Nathan Heller's recent piece in The New Yorker about MOOCs at Harvard is fantastic. It's not as long as it could be (I rarely say that about New Yorker articles), but it at least introduces so many of the difficult questions that MOOCs raise about pedagogy, learning, and the purpose of college. One of the professors who is taking part in the Great Harvard MOOC Experiment is Gregory Nagy, retooling his Core (now GenEd) course on the ancient Greek hero. Nagy has revamped his hour lectures to much shorter ones, complete with video clips and animation. It sounds fantastic, and I remember, when I taught in the Core, how highly regarded Professor Nagy's course was. But even the most charismatic, experienced lecturer is still giving a lecture. It's been demonstrated, again and again, that students don't learn very much from lectures. Furthermore, as InsideHigherEd reports, a new study proves that students don't learn any more from a charismatic lecturer than a dud (though they think the more charismatic lecturer to be a more effective teacher). Beyond that, students apparently aren't motivated to show up for lectures. Heller quotes Harvard professor and former dean Harry Lewis as saying:
Students, if all you're going to do is lecture at them, no longer see any reason to show up to be lectured at.
If elite R1 institutions are the pioneers of MOOC-land, beginning to survey and map out terrain, small liberal arts colleges are mostly looking at maps of terra incognita (here be dragons). Wesleyan is one of the first SLACs to partner with Coursera; Maria Bustillos has an amazing piece in The Verge about her experience in "The Ancient Greeks," taught by Wesleyan professor Andrew Szegedy-Maszak. She includes a conversation with Professor Szegedy-Maszak about the course. As with the HarvardX Greek hero MOOC, the lectures are apparently fantastic. But Bustillos is very clear that the MOOC demanded nothing of her as a student; it was one-way content coming at her. Without a way to interact meaningfully and in a sustained manner with other students and the professors, the course was like watching a really good documentary. Interestingly, the professor himself acknowledges this when considering how developing the MOOC will affect his other classes:
I'm supposed to teach the Greek history survey at Wesleyan this coming
fall, and I think that what I will do is to incorporate the course
lectures as part of the assignment, use them as a sort of introduction,
and then I'll have more class time to engage the students in discussion
of some of the interpretive problems, and issues of the sources, that
otherwise I would have to skim by. Here, the class is 80 minutes twice a
week; we were very strongly advised to keep the Coursera lectures
between 12-20 minutes.
The classroom discussion (or "close colloquy," as the Amherst College mission statement puts it) emerges here, and in Heller's article, as centrally important to a liberal arts education. Heller writes:
I had adopted again the double consciousness of classroom students: the strange transaction of watching someone who watches back, the eagerness to emanate support. Something magical and fragile was happening here, in the room. I didn't want to be the guy to break the spell.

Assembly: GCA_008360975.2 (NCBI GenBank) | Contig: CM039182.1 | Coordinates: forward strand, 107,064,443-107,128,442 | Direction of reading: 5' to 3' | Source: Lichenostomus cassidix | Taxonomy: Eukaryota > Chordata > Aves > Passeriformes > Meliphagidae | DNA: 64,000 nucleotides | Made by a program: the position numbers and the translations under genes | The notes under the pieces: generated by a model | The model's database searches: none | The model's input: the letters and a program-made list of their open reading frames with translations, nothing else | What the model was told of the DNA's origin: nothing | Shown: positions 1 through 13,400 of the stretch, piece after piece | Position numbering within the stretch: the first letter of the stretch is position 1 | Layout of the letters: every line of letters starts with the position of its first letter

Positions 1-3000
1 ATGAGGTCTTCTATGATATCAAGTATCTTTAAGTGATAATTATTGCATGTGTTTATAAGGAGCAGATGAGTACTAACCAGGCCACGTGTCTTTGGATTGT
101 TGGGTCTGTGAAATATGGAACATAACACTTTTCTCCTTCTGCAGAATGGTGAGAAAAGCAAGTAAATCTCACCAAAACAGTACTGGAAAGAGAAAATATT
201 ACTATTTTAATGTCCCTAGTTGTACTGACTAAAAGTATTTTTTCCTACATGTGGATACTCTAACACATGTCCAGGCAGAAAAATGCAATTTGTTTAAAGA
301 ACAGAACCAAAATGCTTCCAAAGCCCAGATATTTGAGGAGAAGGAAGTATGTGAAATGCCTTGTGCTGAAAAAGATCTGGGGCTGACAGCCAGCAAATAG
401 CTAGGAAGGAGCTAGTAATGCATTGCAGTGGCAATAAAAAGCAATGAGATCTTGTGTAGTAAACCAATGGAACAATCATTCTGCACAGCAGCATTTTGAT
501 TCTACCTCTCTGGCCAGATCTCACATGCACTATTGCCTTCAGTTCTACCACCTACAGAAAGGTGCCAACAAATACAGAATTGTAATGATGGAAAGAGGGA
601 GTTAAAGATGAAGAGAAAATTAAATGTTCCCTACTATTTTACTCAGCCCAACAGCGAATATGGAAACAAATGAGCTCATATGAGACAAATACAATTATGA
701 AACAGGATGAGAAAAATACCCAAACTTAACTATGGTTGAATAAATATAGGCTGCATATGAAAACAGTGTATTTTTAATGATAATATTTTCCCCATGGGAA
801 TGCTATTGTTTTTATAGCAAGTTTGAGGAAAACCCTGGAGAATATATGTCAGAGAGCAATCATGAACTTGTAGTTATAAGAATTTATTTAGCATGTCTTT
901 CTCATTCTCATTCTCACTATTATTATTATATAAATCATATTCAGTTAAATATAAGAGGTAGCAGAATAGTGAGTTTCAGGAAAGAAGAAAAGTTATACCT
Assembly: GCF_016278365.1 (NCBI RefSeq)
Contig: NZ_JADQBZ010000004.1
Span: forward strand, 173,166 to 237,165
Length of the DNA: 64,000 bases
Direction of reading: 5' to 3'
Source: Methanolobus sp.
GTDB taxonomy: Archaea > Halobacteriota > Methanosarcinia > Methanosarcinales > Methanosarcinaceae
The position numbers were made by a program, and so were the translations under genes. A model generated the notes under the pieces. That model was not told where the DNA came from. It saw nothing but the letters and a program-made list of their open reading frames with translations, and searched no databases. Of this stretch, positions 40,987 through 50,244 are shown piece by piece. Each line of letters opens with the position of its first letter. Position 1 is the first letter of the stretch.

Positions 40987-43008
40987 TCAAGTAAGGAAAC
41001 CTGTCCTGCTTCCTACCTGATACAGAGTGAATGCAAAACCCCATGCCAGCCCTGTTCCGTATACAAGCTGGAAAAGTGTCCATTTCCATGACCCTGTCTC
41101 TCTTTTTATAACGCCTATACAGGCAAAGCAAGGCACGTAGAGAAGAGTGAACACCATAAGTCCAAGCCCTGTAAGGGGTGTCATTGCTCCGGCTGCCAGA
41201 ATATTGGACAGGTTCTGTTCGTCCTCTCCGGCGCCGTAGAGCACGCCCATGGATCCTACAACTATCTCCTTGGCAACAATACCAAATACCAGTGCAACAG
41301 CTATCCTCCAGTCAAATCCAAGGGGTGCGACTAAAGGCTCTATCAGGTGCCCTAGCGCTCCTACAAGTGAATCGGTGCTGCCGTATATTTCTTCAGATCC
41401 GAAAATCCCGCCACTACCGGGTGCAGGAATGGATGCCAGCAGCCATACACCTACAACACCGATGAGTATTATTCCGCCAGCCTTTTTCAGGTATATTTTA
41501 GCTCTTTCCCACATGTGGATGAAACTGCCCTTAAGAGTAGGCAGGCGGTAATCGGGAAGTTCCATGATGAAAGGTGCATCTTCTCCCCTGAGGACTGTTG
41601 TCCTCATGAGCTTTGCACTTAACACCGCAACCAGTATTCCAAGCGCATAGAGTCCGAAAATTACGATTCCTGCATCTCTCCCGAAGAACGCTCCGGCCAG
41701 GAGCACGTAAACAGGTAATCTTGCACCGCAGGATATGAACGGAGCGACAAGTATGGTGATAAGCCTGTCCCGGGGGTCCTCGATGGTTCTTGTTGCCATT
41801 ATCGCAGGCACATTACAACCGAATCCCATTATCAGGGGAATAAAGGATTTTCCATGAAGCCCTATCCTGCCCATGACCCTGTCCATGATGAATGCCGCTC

As I've reflected back on the semester (and read my teaching evaluations), it seems to me that those moments of genuine shared conversation between students and faculty make an outsized impact on students. Modeling and fostering critical thinking, and showing students how rewarding and delightful it can be to have thoughtful, engaged intellectual conversations, is at the heart of what happens in the classroom. For example, one of the things I do as a teacher is draw attention to students' substitution of "I feel" when what they mean is "I think." This can be a difficult habit for them to break, but it gets us all thinking and talking about rhetorical strategies, the importance of vocabulary, and the many ways to approach a question or interpretation. I've heard, again and again, that this is one of the things that my students find thought-provoking and productive for their own conceptions of themselves as thinking (rather than feeling) beings. Likewise, the combination of reading, screening, discussion, and role-playing in my Medievalisms course got the students excited to learn from each other and also intellectually agile enough to make fascinating connections to all kinds of material. The final papers were imaginative, thoughtful, and analytical about everything from video games to "Kingdom of Heaven" to the potato.
Perhaps what MOOCs can do for the liberal arts curriculum is free us from the tyranny of content. If we can all accept that lectures are an imperfect way for students to learn (to learn either facts or skills), and that content itself is not as centrally important as it once was, then we might turn our attention in the classroom away from lecture and back toward close colloquy.
*This whole post doesn't even get into the many fantastic articles and blog posts on the issues of market forces, labor, and economic motives for MOOCs. So I shall just say that you should all read Aaron Bady on market forces and MOOCs, Susan Amussen and Allyson Poska over at Historiann on who benefits the most from MOOCs, and Kathleen Lowrey on the implications of MOOCs on labor practices and the pedagogical assumptions that MOOCs rest on.
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